Medical Info Overload?

We recently ran a bleg about dealing with too much data.

That bleg prompted the following note from a reader named Geoff Barry:

I had a thought on when it can be truly negative — even unhealthy.

Too much medical information at a layman’s fingertips can actually be detrimental, both for the doctor treating the patient and for the patient himself. The body’s major presenting symptoms — headaches, body aches, sore throat, runny nose, etc. — often are part and parcel of many diseases. Medical sites like WebMD allow the patient to peruse, based on symptoms, what he may have.

Without an intervening specialist to aggregate everything the body is telling the patient, the patient can be led down the wrong path, develop anxiety around imaginary medical issues, or even demand that the doctor test him for something he thinks he may have. In an era of rising costs and a shrinking number of general practitioners, a more acutely aware patient public could turn out to be a bad thing, for the patient and for the industry.

Of course, I’m not negating the positive effects of this information — especially for those who have already been properly diagnosed. It can help family members understand diagnoses, limit disinformation, and lead the patient toward additional treatment alternatives. But as someone who has (more than once) hopped onto WebMD and been assaulted by a litany of disorders that I immediately began to exhibit (in my head) symptoms of, too much medical information can be a bad thing without a professional to sort through it with.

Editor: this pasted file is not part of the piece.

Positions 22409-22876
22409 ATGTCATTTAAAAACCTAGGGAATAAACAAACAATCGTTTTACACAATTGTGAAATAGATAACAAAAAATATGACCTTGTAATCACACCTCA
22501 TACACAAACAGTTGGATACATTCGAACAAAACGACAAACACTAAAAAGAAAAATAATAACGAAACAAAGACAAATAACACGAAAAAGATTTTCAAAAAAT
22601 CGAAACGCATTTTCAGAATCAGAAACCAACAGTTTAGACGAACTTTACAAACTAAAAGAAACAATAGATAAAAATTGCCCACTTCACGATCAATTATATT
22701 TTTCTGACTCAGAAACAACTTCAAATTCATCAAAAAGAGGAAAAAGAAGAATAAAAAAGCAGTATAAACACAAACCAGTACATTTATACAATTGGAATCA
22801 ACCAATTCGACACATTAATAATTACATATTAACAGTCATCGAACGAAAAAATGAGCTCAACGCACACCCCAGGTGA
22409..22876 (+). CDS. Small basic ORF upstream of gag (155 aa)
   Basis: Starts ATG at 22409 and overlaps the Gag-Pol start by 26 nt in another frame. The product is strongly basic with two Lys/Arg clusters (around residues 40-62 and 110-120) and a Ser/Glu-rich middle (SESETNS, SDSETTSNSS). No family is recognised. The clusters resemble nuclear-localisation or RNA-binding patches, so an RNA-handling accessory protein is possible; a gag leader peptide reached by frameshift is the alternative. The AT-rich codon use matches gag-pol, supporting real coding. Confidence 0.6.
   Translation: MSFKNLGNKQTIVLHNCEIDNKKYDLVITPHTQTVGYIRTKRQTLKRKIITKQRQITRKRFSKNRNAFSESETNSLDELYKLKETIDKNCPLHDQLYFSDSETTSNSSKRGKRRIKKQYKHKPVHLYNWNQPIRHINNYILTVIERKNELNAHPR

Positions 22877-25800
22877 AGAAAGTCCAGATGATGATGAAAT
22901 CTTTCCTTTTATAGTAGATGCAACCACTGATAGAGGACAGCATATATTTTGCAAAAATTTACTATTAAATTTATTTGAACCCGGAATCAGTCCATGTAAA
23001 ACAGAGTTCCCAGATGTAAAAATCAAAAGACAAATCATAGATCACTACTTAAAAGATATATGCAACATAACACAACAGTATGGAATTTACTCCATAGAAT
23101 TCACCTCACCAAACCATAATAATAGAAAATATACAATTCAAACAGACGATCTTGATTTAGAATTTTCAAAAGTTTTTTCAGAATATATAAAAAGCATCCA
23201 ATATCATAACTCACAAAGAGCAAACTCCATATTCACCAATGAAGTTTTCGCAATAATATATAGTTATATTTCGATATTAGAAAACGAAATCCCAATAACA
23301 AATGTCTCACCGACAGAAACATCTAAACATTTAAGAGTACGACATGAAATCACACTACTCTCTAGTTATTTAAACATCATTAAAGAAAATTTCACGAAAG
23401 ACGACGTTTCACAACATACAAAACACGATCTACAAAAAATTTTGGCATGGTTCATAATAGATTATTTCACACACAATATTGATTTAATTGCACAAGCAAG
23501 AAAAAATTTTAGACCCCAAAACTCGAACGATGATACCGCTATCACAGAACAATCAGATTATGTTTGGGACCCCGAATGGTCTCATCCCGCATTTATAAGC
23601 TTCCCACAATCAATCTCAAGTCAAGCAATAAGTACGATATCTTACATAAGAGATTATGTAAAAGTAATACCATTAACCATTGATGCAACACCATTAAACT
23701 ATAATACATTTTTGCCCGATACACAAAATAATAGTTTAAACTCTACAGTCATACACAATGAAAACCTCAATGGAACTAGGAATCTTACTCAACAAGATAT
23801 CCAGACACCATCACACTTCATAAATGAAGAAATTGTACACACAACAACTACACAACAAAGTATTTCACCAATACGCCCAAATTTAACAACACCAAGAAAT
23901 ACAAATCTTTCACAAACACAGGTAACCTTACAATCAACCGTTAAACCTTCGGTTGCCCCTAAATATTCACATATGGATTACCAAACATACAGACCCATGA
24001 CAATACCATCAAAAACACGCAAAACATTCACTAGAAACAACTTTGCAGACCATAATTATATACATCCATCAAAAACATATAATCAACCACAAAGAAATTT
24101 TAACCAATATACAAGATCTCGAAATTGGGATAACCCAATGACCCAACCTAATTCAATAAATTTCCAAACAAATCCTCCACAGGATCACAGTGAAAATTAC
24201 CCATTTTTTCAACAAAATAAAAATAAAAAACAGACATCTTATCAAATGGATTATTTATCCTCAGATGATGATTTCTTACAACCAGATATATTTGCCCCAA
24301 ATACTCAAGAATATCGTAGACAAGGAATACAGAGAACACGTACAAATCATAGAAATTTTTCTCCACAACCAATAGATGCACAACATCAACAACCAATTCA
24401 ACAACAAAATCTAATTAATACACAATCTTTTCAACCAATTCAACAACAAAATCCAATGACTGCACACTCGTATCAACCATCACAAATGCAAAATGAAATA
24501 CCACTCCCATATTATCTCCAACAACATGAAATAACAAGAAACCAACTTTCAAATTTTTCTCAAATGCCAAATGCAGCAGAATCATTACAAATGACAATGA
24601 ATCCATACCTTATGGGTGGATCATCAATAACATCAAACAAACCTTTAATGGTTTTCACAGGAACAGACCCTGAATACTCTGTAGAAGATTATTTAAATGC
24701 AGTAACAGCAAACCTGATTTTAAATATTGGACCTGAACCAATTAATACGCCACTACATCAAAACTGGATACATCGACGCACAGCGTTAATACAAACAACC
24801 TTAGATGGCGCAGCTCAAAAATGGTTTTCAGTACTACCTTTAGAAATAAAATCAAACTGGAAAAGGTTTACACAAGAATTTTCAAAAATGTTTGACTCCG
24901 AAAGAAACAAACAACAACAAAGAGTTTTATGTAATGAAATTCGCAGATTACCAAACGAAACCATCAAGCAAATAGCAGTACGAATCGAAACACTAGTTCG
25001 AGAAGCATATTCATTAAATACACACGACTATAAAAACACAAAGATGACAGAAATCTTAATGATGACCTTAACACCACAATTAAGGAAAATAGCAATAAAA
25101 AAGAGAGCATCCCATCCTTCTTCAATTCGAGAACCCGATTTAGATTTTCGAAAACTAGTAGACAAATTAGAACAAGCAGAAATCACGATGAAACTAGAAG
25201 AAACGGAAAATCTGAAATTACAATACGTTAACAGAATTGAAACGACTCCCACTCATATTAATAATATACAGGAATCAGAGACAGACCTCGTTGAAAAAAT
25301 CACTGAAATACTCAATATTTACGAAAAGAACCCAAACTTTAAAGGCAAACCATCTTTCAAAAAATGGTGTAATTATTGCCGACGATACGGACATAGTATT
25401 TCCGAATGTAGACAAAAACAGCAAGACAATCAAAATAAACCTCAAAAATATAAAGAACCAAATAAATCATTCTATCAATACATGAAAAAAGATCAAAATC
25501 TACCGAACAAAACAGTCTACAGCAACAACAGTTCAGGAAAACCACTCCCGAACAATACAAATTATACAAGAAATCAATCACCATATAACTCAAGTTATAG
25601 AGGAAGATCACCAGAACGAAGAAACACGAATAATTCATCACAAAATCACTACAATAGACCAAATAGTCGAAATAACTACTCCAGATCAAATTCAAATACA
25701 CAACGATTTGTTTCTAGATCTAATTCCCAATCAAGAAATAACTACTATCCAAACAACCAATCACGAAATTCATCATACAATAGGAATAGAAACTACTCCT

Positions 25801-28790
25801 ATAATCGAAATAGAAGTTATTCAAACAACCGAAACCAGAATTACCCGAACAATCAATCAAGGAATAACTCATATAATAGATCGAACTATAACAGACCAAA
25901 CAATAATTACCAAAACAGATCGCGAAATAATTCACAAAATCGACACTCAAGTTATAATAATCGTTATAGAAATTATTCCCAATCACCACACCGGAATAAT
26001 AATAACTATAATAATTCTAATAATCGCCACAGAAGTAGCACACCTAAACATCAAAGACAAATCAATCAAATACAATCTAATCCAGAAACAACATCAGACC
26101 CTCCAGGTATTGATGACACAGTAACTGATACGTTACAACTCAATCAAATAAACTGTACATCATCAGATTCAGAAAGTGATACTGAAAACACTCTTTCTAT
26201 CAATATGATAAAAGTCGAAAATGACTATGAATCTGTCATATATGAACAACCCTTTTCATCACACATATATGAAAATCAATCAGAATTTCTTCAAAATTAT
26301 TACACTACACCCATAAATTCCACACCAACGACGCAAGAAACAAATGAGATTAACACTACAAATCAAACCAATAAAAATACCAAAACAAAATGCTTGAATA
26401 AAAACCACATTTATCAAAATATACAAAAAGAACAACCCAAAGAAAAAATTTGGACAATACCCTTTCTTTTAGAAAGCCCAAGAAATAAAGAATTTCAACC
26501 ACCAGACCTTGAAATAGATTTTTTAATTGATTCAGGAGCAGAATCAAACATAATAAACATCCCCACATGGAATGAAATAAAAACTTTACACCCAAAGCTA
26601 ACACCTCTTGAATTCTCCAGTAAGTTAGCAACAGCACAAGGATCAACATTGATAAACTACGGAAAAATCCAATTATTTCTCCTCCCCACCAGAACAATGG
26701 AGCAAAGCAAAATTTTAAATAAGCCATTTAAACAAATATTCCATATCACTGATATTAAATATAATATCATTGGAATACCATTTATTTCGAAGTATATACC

Geoff raises a bunch of points that we’ve touched on before, including the fact that doctors rarely use e-mail with patients and the pros and cons of patient social networks like iMedix.

But what it most reminded me of was a passage in a book by Thomas Gilovich called How We Know What Isn’t So: The Fallibility of Human Reason in Everyday Life. Here’s the section I’m thinking of (go to page 127), which discusses how patients (and doctors) are often really bad at figuring out what “cures” them because so often, illnesses “are self-limited — i.e., they are cured by the body’s own healing processes without assistance from medical science.”